Pointer 6: they like it short Shorter it is the more likely it is to be read online If its long, either read the abstract or squirrel it away for a day when it might not be read (digital osmosis) People actually prefer abstracts much of the time, even when given the choice Go online to avoid reading
Pointer 7: they like it simple – but publishers and librarians seem to think otherwise! Users by-pass carefully-crafted discovery systems. Killer stats (1): 4 months after SD content was opened to Google, a third of traffic to physics journals came that way. Effect is particularly notable since physics richly endowed with information systems and services; (2) Historians biggest users of Google, together with young people While Google searching hugely popular, once users enter a site browse rather than search again using internal search engine (don’t trust it, too complicated). Advanced search used rarely, and hardly at all by users in highly-rated research institutions.Add-ons and innovations distinctly a minority sport – email alerts, VLEs, blogs
Pointer 8: they do it all the time – this is a solid and undisputable outcome Logs fantastic for discovering exactly when scholars search Use well into the night and over the weekend Quarter of use occurs outside the ‘traditional’ working day and weekends account for around 15% of use (another working day!) Some things never change - Lunch time still the busiest time and Monday lunchtimes the busiest of all (e-shopping) October the busiest month Government researchers don’t search weekends or in the evenings! Economists most likely to work out of hours and life scientists the least
Pointer 9: want ‘immersive’ social information environments but few people listening! Said something which threw us all initially - they could not understand why they had to do all the work in getting something from the website. At first this was attributed to laziness but it turned out not to be that. They felt the content was locked, submerged and they had to dig a lot to see it, when maybe the service could make some things available automatically – the data coming to them, rather than having to chase it. Returned book trolley! Come on guys wake up, stop chasing FaceBook the lessons to be learnt are in your own backyard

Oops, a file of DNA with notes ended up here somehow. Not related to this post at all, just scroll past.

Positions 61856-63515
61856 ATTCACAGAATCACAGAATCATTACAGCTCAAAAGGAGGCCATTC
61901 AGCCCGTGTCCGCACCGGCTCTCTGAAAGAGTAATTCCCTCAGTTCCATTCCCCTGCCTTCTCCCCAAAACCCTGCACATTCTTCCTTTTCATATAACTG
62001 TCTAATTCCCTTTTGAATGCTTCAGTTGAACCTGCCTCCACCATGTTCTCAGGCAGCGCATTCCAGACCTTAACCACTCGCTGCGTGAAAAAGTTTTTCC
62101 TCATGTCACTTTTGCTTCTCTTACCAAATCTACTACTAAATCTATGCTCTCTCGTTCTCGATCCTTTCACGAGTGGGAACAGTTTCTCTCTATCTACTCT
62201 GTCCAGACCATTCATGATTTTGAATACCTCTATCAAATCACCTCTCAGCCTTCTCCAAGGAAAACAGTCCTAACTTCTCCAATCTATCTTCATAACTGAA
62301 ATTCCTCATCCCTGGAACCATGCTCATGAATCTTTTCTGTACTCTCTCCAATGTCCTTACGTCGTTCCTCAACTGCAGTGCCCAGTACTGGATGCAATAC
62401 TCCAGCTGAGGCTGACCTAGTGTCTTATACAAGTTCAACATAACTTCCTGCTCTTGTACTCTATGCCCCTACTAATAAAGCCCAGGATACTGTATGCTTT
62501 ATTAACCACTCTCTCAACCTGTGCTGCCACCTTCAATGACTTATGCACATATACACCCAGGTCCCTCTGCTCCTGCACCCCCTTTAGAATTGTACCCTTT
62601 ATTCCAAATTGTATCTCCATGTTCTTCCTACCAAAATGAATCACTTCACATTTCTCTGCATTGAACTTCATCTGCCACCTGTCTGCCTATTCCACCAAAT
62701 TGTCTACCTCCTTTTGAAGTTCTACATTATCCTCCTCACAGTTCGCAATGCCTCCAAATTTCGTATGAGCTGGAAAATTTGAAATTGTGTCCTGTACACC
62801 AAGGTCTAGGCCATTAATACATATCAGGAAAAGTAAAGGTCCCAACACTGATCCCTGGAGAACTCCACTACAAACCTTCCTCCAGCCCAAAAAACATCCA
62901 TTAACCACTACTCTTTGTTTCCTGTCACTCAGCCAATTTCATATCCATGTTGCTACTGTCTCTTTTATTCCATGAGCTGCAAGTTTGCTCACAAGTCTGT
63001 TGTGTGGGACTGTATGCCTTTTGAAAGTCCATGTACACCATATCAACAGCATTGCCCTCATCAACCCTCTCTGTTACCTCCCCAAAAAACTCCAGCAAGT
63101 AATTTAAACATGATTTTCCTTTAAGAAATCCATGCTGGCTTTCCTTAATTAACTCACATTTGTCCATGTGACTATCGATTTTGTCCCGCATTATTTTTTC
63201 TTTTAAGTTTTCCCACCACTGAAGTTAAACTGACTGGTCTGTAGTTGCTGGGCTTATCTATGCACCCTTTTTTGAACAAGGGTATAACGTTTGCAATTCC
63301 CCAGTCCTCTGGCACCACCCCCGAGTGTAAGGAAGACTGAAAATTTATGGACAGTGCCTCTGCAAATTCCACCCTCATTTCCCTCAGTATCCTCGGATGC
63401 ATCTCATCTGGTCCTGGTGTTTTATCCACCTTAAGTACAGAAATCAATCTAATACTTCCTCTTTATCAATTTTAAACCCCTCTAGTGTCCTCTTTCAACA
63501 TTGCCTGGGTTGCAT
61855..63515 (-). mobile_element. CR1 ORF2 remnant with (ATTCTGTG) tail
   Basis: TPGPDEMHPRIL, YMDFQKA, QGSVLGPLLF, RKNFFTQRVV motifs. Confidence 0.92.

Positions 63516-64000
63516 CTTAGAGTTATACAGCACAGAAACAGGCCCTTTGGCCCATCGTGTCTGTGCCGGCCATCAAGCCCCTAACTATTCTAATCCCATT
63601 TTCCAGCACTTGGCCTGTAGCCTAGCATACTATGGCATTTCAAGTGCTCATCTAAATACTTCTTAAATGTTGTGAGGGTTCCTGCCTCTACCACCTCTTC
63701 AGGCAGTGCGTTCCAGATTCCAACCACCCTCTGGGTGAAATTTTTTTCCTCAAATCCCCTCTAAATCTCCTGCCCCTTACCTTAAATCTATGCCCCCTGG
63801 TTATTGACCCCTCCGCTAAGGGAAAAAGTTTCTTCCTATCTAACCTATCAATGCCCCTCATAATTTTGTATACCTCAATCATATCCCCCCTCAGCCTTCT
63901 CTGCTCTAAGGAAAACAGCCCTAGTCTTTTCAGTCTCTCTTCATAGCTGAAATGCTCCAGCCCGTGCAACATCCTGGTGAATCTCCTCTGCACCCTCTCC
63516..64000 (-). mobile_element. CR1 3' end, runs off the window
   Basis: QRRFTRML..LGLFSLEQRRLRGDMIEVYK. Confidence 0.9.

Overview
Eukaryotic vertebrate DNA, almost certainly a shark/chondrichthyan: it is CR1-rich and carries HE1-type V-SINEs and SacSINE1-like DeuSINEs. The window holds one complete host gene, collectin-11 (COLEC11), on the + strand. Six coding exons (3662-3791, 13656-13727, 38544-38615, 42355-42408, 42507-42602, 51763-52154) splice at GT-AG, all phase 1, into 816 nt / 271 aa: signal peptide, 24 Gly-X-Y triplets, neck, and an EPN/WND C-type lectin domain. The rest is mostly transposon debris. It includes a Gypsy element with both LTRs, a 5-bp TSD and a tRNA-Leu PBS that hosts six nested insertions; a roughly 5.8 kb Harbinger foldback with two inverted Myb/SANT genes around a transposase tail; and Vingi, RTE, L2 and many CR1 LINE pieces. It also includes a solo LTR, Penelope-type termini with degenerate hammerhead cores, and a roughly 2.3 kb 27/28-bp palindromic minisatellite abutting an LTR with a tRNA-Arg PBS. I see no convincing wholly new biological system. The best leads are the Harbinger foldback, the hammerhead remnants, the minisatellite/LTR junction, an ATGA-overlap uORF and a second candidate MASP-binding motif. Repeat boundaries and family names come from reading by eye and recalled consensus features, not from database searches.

Pointer 10: Diversity rules OK ! Subject: Life Scientists insatiable Type of organisation: government labs and universities in same subject exhibit very different information behaviour. Research-intensive universities: behave very differently –Per capita use is highest in most research-intensive institutions –Users spend much less time on visit –Forsake most of the online facilities provided –More likely to enter via gateway sites Searching: Germans most ‘successful’ searchers & most active information seekers. Age: older users more likely to come back, and view abstracts. Young people use Google more, spend more time online viewing. Staff v student use
Pointer 11: need to relate/information seeking to establish outcomes Lets use the data for purposes other than measuring activity Public good does not wash anymore (those warm feelings) Access no longer an outcome Better students, degrees, researchers, more funding etc Cost-effectiveness – the car park question Which leads us to our RIN research
Lessons Business class services It works but could work better – more immersive, more community, more outcomes Don’t complicate things, don’t get hung up on models, just watch and react to the consumer. Turn that information seeking data to gold Identify best practice, benchmark (digital literacy) Fast food The only new thing I think will work is data Back to the initial questions…answers, please!